Saudi Arabia, Iran to join BRICS as grouping admits six new members

Talks of expansion have dominated the three-day annual summit of major emerging economies in Johannesburg.

Johannesburg, South Africa – Saudi Arabia and Iran are among a select list of six countries to join BRICS as new members next year, South African President Cyril Ramaphosa announced on Thursday on the final day of a summit of the grouping that considers itself a counterweight to western powers.

The grouping encompassing of five major emerging economies – China, Brazil, South Africa, Russia and India – which makes decisions by consensus, agreed on “the guiding principles, standards, criteria and procedures of the BRICS expansion process”, during the three day annual summit held in Johannesburg this week, Ramaphosa said.

As part of the first phase, Argentina, Egypt, Ethiopia and the United Arab Emirates will join Saudi and Iran to all become full BRICS members in January 2024. Other phases will follow.

The core group of Brazil, Russia, India, China and South Africa has been discussing the issue of BRICS expansion for over a year, Ramaphosa said, and the new members were invited this week after agreement as reached at the summit.

The expansion of the group is part of its plan to build dominance and reshape global governance into “multipolar” world order that puts voices of the Global South at the centre of the world agenda.

The inclusion of Saudi, UAE, Iran and Egypt marks the first MENA representation in the group, and the inclusion of Argentina was championed by member Brazil.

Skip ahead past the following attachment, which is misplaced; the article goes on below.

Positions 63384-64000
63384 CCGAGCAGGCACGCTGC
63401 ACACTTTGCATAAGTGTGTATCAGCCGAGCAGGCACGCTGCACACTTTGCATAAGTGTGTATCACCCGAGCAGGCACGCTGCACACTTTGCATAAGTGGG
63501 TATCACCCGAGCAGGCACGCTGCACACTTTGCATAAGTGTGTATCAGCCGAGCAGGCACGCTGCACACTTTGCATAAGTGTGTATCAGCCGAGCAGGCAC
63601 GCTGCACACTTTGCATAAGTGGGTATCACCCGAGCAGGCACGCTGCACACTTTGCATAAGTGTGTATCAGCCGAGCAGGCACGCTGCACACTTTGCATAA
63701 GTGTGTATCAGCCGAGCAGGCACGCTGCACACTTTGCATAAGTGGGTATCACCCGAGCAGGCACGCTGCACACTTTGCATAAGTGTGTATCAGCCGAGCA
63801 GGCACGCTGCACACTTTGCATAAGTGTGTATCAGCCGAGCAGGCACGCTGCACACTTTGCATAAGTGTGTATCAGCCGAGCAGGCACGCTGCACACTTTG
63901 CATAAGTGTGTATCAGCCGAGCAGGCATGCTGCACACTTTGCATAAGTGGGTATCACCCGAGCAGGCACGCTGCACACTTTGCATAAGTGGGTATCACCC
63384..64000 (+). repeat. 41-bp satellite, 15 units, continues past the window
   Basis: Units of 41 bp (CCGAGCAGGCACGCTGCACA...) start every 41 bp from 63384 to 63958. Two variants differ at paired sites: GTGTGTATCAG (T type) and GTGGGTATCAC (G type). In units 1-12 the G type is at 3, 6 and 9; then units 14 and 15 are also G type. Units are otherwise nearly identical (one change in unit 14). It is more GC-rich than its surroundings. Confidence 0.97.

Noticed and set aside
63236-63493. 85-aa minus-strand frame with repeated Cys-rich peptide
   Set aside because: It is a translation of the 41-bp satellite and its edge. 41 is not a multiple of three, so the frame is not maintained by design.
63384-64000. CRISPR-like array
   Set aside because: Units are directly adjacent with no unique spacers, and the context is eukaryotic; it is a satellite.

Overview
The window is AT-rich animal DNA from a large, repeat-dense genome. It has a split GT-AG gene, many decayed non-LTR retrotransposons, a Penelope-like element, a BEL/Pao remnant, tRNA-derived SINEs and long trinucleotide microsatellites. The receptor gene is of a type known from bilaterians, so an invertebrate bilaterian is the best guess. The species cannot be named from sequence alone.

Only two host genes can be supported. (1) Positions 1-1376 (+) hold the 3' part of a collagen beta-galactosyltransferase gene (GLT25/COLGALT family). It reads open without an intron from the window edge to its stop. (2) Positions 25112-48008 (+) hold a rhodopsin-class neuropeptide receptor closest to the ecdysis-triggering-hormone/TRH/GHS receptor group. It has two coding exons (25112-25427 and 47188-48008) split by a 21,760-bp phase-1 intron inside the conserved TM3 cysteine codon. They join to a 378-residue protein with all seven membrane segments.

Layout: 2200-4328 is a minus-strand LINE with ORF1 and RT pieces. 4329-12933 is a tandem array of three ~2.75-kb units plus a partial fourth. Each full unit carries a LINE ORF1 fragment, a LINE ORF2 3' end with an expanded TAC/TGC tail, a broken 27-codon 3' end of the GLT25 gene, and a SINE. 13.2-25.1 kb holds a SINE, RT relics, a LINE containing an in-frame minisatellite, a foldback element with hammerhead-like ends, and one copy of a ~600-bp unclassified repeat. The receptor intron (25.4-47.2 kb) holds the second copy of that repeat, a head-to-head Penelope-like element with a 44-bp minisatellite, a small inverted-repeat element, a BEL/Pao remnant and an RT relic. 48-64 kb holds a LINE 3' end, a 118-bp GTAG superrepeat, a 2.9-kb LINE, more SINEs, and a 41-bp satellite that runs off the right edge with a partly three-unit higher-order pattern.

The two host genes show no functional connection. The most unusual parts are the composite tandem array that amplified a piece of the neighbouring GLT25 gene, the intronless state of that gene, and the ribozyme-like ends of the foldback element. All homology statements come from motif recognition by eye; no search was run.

Expansion was pushed heavily by Russia and China, analysts said, as they are facing pushback from Western nations in the form of sanctions.

Other BRICS countries were initially more ambivalent, but leaders came out in vocal support of the plan this week.

The grouping of emerging economies has been in formal existence for 15 years. Some experts told Al Jazeera that it has not achieved much and the diffuse nature of their political and social interests means BRICS leaders do not always agree on issues. Some say that has prevented them from becoming a more powerful or effective entity.

“What [BRICS is] trying to achieve in a way is being opened up for more discussion,” Danny Bradlow, a professor with the Centre for Advancement of Scholarship at the University of Pretoria, told Al Jazeera ahead of the summit. “As long as it was just the five countries, they were talking about the reform of global economic governance or global governance generally … But they haven’t done very much about that.

“Getting agreements among the five has not been all that easy,” he said. “If they expand membership, that makes it even more complicated. But it also depends on who they take on as the new members.”

More than 40 countries had expressed interest in joining BRICS, and 23 formally applied to join the club, which represents a quarter of the global economy and 40 percent of the world’s population.

Some 50 other heads of state and leaders are attending the summit in South Africa, which concludes on Thursday.

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